2021-07-10As a historian, US History teacher, and mother of two Asian-American children, I make a point to expose my children to all aspects of America’s history: good, bad, and ugly. Thanks to COVID, we had the opportunity to show the kids one of the country’s ugliest moments - Japanese internment. The desolate desert in the middle of our home state is an area I had never driven through before COVID, despite having lived in CA my entire life and being (supposedly) 8th or 9th generation Californian on my dad’s side. However, there is no way I’m putting my family on an airplane during a pandemic, which limits vacation options. So into the car for an eight hour drive to Tahoe. A drive that goes right past Manzanar, the Japanese American World War II concentration camp. Unlike last year, when we made the same drive for the first time in my life, the exhibits, buildings, and visitor center were open with masks and social distancing. As we stood in the barrack in the 106 degree temperature, I told my kids to never forget how uncomfortable they felt and to consider the fact that they were feeling awful from the heat as tourists. I told them to imagine living in this heat as a prisoner though you committed no crime except having ancestors from Japan. They may be young, but they are old enough to understand human rights. Visiting Manzanar was overwhelming. I am not a very emotional person, but I was taken aback by the fact that this history is so recent. My best friend’s dad was born in Tule Lake, where Japanese-Americans who refused to take the forced loyalty oath were sent. That is only one generation before mine. Seeing and experiencing second hand through family and friends the hatred directed toward Asian-Americans during this pandemic made the experience in Manzanar extra raw. Though I refuse to thank COVID for anything because I think that’s a bit tone deaf for all who have lost and suffered during this pandemic, I am grateful that the circumstances that led us to drive to Tahoe instead of fly led us also to a place of reflection on prejudice and race, especially in the climate of today.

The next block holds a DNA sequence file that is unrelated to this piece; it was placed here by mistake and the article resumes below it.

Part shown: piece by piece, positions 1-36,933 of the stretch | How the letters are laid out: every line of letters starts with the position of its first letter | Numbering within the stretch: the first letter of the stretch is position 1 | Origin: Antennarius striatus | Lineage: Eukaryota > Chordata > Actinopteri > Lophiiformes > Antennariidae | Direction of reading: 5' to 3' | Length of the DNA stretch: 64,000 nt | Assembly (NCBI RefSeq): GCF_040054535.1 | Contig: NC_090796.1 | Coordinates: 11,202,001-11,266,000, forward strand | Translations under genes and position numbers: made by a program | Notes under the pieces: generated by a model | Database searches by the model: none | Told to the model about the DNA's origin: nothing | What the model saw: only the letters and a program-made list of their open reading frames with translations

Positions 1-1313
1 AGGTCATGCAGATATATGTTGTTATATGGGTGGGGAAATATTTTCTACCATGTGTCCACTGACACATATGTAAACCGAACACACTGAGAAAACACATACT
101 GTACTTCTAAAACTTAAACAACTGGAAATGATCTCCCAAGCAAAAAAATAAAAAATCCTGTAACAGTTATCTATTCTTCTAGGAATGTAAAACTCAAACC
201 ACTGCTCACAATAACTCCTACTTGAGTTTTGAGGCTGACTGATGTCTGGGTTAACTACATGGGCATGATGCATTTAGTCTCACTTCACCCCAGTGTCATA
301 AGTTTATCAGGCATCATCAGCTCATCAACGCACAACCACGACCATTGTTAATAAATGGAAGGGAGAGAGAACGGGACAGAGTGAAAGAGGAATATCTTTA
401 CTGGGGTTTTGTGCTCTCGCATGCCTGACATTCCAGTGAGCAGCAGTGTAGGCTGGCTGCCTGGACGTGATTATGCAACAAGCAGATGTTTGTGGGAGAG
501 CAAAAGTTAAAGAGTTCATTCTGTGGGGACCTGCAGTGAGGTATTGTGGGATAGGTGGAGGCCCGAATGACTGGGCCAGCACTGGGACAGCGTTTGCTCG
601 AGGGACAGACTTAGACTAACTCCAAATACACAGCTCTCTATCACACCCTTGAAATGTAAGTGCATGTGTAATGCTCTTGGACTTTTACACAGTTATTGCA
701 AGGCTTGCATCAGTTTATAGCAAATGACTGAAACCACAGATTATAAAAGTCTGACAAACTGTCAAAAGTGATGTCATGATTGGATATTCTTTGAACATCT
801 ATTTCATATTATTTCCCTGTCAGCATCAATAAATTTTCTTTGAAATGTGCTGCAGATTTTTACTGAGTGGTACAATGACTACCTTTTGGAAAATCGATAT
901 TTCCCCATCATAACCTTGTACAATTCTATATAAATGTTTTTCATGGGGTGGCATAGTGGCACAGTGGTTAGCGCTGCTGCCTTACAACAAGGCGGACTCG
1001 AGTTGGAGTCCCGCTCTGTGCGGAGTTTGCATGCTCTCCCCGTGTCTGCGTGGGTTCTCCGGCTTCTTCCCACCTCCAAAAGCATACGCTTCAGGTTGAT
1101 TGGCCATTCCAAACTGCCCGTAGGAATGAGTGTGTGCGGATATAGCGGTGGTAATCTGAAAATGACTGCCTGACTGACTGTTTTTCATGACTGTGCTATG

2020-09-11On Friday,09-11-20, I left my home to head to my boyfriend’s house. The air quality was dangerous and I was excited to leave the unhealthy air. I had my bags packed and then his family and I went into the car. We drove 4+ hours past Tahoe to Reno Nevada. The air quality was better and the views were beautiful. The drive consisted of bright green trees, blue sky, fluffy clouds, and gorgeous rocks. The landscape was something that I hadn’t seen in a while. We eventually arrived into the hotel and had an agenda for the next two days. We went to Harbor Shore Beach in Tahoe and we were able to swim in the water. The water was cold but our bodies got used to it. It was so clear, we were able to see the floor, the fishes, and everything else in the water. The whole trip was so amazing it is something definitely worth writing about. I am so blessed to be able to escape the ashes and poor air quality. I was able to have a relaxing weekend while making memorable memories. While I was there I also watched two baseball games on a huge tv and was able to socialize with different parents and families. It was a great experience to be able to catch up with parents I hadn’t truly been able to talk to. The whole trip was super fun and I’m glad I made the memories I did this weekend. Corona has definitely held back many traveling opportunities for me and it was remarkable to be able to do something fun while social distancing. I have learned and this experience definitely emphasized that no matter what is in the way, you can always overcome it and find something fun to do. You must live with what you are given, and make the best of every situation.